I have spent about a week now covering the darker side of baseball statistics encompassing the 2013 season. Call it a balancing of the books when it comes to the regular Awards Season that spends most of our time celebrating the greatness of players during this past season. For every Gold Glove, there are iron ones. For every Rolaids Relief Pitchers there were those that gave the heartburn. What follows are some of the more obscure pitching awards that will not be celebrated when they hand out the trophies.
The Lack of Deception Award
These starting pitchers did not make a living fooling anybody. Cole Hamels led starting pitchers by getting batters to swing at 37.7% of pitches outside the strike zone. These pitchers? Not so much. The four starting pitchers (minimum 100 innings) who least enticed batters to swing at pitches out of the strike zone were:
The relief pitchers with the least amount of swings out of the strike zone were:
The Starting Off With the Left Foot Award
Everyone makes a big deal out of first pitch strikes. “Get ahead on the count,” the adage goes. Throwing a first pitch strike would be getting the at bat off on the right foot. These pitchers are not listening. The relief pitchers with the lowest percentage of first pitch strikes were:
- Ryan Pressly – 45.7%
- Jim Henderson – 48.6%
- Josh Roenicke – 50.4%
- Yoernis Medina and Tim Collins – 51.9%
The starting pitchers with the lowest percentage of first pitch strikes were:
- Matt Moore – 50.9%
- Samuel Deduno – 51.4%
- Zack Wheeler – 52%
- Ivan Nova – 52.7% (pronounced, “Nover,” if you are Jerry Remy)
Not that the opposite guaranteed success. Phil Hughes led the Majors in first pitch strike percentage (over 70%!) and that did not exactly lead him to a good season.
The Here It Is, Hit It and Hit It and Hit It Award
Everyone loves a pitcher that can miss bats. Francisco Liriano missed more bats than anyone in the Majors in 2013, followed closely by Yu Darvish. These starting pitchers did not miss many bats at all. The starting pitchers with the lowest percentage of swinging strikes were:
- Jake Westbrook and Jeremy Guthrie – 5.1%
- Lucas Harrell – 5.2%
- Mike Pelfrey – 5.3%
- Ryan Vogelsong – 5.4%
The relief pitchers with the lowest swinging strike percentages were:
The Duck for Cover Award
The relief pitchers with the highest line drive percentages allowed were:
The starting pitchers with the highest line drive percentages were:
The Confound the Fielding Scouts Award
How do you set your defense when your pitcher’s offerings always seem to find a hole in that defense? The starting pitchers with the highest opposing BABIPs were:
- Wade Davis – .376 – which makes sense with his LD percentage.
- Joe Blanton – .351
- Barry Zito – .347
The relief pitchers with the highest BABIPs allowed were:
No one else was close!
The Outfielder Whiplash Award
Everyone loves the long ball…unless you are a pitcher. The relief pitchers with the highest percent of their fly balls going over the fence were:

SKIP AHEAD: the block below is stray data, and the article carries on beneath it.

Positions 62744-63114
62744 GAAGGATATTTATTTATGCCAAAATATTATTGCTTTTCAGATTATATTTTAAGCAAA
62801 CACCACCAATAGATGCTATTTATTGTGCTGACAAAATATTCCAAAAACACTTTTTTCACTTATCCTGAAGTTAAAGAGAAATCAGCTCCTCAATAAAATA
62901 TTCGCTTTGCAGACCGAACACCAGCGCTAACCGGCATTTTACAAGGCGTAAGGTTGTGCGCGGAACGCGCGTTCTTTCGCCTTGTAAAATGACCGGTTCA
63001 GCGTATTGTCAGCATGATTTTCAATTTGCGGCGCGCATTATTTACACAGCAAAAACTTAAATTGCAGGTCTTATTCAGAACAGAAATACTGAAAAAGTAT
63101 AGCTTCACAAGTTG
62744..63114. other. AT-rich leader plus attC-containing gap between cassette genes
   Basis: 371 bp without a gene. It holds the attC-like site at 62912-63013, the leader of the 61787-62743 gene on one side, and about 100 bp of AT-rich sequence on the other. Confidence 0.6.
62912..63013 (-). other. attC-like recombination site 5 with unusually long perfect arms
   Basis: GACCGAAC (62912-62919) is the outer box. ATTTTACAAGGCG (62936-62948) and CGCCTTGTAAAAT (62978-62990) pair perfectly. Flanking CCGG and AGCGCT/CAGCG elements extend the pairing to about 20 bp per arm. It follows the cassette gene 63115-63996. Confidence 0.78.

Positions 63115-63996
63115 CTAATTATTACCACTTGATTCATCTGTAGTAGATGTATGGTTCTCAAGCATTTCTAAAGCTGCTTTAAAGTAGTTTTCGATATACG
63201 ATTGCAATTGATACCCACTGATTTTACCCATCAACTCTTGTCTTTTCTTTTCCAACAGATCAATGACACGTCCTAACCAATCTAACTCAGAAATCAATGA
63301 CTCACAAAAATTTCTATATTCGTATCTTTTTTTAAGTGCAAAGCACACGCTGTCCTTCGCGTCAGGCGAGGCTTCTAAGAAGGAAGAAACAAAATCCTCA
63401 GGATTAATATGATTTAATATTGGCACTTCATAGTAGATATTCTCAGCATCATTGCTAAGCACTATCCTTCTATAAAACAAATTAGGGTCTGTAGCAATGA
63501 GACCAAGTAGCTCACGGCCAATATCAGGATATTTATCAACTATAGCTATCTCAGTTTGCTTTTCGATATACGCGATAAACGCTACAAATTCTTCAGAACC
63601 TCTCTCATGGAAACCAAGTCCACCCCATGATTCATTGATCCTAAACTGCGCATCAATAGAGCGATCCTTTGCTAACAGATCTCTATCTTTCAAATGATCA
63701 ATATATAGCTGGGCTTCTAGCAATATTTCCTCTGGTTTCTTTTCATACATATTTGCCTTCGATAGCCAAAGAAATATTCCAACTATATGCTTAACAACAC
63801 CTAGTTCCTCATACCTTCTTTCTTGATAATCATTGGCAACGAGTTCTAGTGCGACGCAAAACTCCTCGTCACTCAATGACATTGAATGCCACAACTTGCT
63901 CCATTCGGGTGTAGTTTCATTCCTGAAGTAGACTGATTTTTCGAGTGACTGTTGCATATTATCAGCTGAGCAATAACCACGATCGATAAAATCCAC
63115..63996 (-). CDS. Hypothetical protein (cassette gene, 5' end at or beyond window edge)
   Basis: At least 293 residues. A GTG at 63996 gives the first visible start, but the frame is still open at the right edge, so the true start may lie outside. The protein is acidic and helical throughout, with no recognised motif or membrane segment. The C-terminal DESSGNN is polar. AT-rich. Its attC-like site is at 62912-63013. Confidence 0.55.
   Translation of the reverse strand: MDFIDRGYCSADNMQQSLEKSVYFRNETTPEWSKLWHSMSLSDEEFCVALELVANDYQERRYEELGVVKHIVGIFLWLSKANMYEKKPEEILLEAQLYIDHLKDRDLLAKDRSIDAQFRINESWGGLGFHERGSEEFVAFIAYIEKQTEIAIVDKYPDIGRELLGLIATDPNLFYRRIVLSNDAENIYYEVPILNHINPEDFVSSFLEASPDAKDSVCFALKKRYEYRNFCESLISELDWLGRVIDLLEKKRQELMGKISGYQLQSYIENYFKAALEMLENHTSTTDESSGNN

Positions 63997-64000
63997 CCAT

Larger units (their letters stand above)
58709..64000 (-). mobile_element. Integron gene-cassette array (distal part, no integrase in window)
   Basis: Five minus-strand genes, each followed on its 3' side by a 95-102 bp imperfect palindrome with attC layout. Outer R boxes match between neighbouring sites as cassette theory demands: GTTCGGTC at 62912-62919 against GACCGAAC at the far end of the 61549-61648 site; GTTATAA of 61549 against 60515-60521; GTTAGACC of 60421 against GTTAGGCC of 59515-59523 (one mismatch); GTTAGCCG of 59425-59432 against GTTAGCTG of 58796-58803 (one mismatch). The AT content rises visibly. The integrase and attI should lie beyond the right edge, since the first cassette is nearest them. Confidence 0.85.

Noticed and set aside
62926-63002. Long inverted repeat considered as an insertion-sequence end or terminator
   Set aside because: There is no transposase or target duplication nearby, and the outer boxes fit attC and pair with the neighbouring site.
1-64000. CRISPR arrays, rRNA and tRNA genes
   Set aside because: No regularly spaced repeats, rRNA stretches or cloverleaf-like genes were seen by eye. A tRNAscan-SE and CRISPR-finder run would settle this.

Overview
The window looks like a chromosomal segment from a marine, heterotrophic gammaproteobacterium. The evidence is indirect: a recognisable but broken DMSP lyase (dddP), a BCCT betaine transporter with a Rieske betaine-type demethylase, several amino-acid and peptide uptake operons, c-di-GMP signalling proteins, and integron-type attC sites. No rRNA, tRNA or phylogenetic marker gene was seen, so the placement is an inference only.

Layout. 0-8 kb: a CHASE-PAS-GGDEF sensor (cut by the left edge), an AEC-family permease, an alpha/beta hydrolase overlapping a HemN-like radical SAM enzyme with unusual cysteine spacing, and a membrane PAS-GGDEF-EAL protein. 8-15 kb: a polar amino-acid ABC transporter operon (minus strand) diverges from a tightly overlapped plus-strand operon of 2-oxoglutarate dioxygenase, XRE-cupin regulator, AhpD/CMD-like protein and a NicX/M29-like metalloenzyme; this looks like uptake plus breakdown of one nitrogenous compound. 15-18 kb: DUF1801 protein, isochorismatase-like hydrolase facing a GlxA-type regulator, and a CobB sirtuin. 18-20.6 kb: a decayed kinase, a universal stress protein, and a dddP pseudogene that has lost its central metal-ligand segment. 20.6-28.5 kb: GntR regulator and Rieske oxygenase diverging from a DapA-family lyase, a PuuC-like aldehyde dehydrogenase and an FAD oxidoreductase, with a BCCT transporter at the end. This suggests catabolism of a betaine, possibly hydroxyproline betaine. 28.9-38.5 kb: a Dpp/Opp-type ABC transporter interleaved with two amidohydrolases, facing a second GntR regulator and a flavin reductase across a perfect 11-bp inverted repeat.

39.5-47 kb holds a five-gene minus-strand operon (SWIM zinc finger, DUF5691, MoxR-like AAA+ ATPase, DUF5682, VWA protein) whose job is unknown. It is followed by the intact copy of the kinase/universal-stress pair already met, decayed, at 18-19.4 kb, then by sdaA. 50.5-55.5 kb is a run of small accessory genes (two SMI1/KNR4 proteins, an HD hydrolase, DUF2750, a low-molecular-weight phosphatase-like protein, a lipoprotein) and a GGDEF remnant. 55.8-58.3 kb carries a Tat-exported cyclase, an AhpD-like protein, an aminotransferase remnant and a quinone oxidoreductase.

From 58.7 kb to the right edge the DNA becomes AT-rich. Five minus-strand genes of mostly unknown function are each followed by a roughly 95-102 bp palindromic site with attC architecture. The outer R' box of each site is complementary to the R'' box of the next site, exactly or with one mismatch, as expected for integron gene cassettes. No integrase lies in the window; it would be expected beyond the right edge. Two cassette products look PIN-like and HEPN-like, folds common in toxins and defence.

The starting pitchers with the highest percentage of fly balls going over the fence were:
The Conga Line Award
These pitchers gave up the most base runners of any starting pitcher
These relief pitchers (90% or more appearances were in relief) with the most base runners were:
The Cannot Be Blocked Award
- These relief pitchers led all of baseball with nine wild pitches: Adam Ottavino, Cody Allen, Brandon League, Grant Balfour and Al Alburquerque. Alburquerque did his in the least amount of innings with 49 IP.
These starting pitcher led all of baseball with wild pitches:
The Pitching From the Stretch Award
- Three Colorado Rockies’ players tied for the lead with the most balks at three: Rex Brothers, Edgmer Escalona and Wilton Lopez. I think the Rockies need to hold a seminar on this thing as they easily led the Majors with 15 balks. No other team had more than eight. Stephen Strasburg also had three.
The Free Pass Award
- I don’t know if this award should go to the manager or the pitcher…probably the manager. But Ronald Belisario walked the most batters on purpose with ten. Three others tied with eight.
The Aren’t Walks and Strikeouts the Same Award
These starting pitchers (100 IP minimum) had the lowest strikeout to walk ratios in the Majors:
- Jake Westbrook – 0.88 The only pitcher with more walks than strikeouts.
- Lucas Harrell – 1.01
- Jason Marquis – 1.06
The relief pitchers (40 IP minimum) with the lowest strikeout to walk ratios were:
The Let’s Not Turn Two Award
- Aaron Harang gets special mention here. Despite allowing 199 base runners via hit, walk or HBP, Harang only induced four double-plays all season. Amazing.
The Run at Will Award
- Yovani Gallardo, Matt Moore, Brandon McCarthy, Joe Blanton, Nathan Eovaldi and Henderson Alvarez pitched a combined 807.2 innings and not a single base steal attempt was stopped while they were pitching. At least Gallardo and Eovaldi picked one guy off.
- John Lackey led all of baseball with 36 successful base steals against. Scott Feldman was second with 30.
The Not Left On Base Award
Five starting pitchers ended up having 35% or more of all the base runners they put on base score. That could be bad luck, bad pitching, bad fielding, whatever. But it is what it is. The lowest left on base percentages for starters were:
- Jordan Lyles – 62.8%
- Edwin Jackson – 63.3%
- Lucas Harrell – 64.3%
- Edinson Volquez – 64.4%
- Ryan Vogelsong – 64.7%
I probably could go on all day here, but after a couple of hours, my stomach is grumbling. Happy Veterans Day!